It excites me greatly to see God at work through partnerships.
Through the years, I have been involved with quite a few partnerships in ministry. Some have succeeded tremendously. Others have not done as well.
How can you know when it is right to lock arms with other organizations in pursuit of a God-given vision? What can you do to make those partnerships successful?
Different organizations have different callings from God, but they can work together well on a project if there is a shared vision. Most significantly, they can work well together if they can agree on outcomes that are mutually beneficial.
The emphasis of Christian humanitarian aid (meeting people’s physical needs) and the focus of most ministries committed to evangelism and discipleship ministries differ. However, I’ve seen such entities come together to meet more people’s physical needs, increase opportunities to share the gospel and, in turn, launch more new churches.
Callings of different organizations can be diverse, but so can strengths. Some ministries are effective in using digital methods to expose large numbers of people to the gospel. A local church, though, is likely more experienced at assimilating new converts into fellowship and following up on the ground in personal discipleship and communities of faith.
No partner should waver from its calling and mission – the work it does best – but rather use its strengths to complement those of other organizations.
The value of most partnerships among ministries and churches is increased fruitfulness – an advancement of the Kingdom of God.
Generally, organizations should partner when they can accomplish more together than could be achieved apart. Several churches or ministries might consider coming together to share legal, financial or communications expertise and expenses to lessen some redundancy of work. Doing so could free-up added resources (e.g., manpower) to accomplish more in the field leading to more converts, disciples and new church-plants.
There is a big difference between talking about something and taking effective action. Partnership projects should have a purpose toward which all of the partners who commit can be motivated to be involved.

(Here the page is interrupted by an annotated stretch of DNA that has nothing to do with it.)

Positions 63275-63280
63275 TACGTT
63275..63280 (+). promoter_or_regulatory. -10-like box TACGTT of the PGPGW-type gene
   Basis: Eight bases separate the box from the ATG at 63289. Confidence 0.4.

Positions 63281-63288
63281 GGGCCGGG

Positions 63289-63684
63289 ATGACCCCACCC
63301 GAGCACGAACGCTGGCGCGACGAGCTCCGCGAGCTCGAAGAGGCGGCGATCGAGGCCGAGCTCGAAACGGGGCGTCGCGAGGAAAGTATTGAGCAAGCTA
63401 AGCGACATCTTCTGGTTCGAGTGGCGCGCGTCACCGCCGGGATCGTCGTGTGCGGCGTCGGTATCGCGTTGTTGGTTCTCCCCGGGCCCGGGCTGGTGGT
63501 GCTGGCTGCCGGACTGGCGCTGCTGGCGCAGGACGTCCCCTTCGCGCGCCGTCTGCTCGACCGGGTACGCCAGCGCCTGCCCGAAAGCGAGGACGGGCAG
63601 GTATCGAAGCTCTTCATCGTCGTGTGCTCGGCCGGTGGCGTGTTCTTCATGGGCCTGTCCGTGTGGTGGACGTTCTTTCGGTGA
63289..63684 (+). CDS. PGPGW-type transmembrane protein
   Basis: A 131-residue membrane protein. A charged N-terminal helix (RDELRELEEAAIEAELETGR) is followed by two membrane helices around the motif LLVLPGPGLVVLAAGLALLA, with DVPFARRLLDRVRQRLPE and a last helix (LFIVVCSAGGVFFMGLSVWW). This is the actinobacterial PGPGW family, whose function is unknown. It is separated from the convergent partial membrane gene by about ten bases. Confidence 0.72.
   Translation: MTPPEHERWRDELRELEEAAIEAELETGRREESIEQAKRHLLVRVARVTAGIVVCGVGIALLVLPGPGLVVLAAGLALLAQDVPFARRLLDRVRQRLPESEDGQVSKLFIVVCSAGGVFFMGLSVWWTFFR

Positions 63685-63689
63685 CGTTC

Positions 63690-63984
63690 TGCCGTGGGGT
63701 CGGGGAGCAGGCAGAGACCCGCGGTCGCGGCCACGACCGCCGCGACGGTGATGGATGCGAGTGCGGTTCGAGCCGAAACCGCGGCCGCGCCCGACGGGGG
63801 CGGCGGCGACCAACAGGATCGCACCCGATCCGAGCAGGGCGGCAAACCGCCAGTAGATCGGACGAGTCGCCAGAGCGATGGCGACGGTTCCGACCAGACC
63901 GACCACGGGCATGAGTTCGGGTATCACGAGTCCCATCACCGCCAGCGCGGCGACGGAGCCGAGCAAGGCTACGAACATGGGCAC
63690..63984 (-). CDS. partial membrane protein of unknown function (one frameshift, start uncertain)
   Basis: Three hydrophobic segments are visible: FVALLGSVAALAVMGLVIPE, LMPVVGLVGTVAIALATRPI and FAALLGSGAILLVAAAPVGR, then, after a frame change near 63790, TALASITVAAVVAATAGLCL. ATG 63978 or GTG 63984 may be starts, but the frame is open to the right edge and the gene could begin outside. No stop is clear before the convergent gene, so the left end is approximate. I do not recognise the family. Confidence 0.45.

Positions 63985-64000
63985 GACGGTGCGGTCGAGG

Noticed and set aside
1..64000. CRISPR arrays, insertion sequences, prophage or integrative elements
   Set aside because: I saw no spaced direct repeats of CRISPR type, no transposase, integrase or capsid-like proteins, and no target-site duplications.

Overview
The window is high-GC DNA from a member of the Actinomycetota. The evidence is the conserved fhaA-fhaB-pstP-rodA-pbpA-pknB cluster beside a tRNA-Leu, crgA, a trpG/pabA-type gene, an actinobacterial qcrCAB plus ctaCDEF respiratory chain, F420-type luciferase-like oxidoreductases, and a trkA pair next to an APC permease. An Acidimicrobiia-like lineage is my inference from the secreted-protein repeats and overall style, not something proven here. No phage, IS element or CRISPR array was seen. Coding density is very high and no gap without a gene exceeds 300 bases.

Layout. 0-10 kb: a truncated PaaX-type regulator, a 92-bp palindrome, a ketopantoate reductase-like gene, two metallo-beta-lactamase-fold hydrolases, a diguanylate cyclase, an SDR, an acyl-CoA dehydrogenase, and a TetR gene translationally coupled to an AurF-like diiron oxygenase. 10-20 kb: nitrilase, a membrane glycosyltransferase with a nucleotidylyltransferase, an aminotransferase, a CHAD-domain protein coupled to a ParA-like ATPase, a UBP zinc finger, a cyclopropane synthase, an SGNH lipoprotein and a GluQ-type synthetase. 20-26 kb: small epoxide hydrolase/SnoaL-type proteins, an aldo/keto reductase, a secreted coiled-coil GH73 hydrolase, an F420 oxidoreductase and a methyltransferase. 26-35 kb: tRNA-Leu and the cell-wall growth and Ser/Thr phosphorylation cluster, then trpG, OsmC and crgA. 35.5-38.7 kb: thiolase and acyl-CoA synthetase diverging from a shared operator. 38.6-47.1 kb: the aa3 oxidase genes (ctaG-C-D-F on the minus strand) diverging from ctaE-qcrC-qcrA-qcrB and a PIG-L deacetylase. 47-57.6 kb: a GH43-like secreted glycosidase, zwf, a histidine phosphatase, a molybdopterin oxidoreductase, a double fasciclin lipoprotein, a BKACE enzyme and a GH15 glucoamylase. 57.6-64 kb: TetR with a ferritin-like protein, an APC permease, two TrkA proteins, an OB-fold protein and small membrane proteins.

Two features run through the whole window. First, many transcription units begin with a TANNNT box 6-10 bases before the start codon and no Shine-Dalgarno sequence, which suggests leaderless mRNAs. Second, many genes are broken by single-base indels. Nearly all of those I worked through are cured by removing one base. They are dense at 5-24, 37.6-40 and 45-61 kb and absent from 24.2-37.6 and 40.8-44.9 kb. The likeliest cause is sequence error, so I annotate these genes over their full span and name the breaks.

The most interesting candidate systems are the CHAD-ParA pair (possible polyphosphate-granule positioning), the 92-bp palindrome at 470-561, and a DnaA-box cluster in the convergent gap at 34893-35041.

In July 2000 there was a meeting of several hundred missions leaders. They were discussing the many unreached people groups who had no one even trying to reach them. God touched our hearts in a powerful way to realize that we needed to commit to take dramatic action. Within a week the Table 71 partnership was formed. In the 17 years since, by God’s grace, we’ve seen absolutely remarkable results.
Don’t partner if you can’t commit to engage significantly. However, with motives pure and organizations all-in, who knows how a new partnering venture might transform the landscape of a community, a campus or even a nation.
Where differences exist, so can comparisons. Considering ourselves better than others and looking down on others is sin.
“In humility consider others better than yourselves.” Philippians 2:3
No single person, church or ministry has all of the perspective, strategies or resources that are needed to fulfill God’s Great Commission. We are arrogant to think otherwise. As you live out the “one another” verses of scripture – encouraging, giving and collaborating with partners in a Spirit of genuine biblical humility – God can accomplish more than you could ever dream possible.
As you contemplate entering into partnership with others, I trust these thoughts can be of value. God is pleased when His children work together in unity – especially when they do it well, with the right Spirit and in ways that make sense to all involved.
Enkhtuya’s story of coming to faith and how God used her struggle with debt to impact people in Mongolia is powerful.
We need to have partners, support pastors, work side-by-side and work together to accomplish the Great Commission.
Two Baptist missionaries help herdsmen in Mongolia find solutions to challenges. They work closely with Cru to make a lasting impact.
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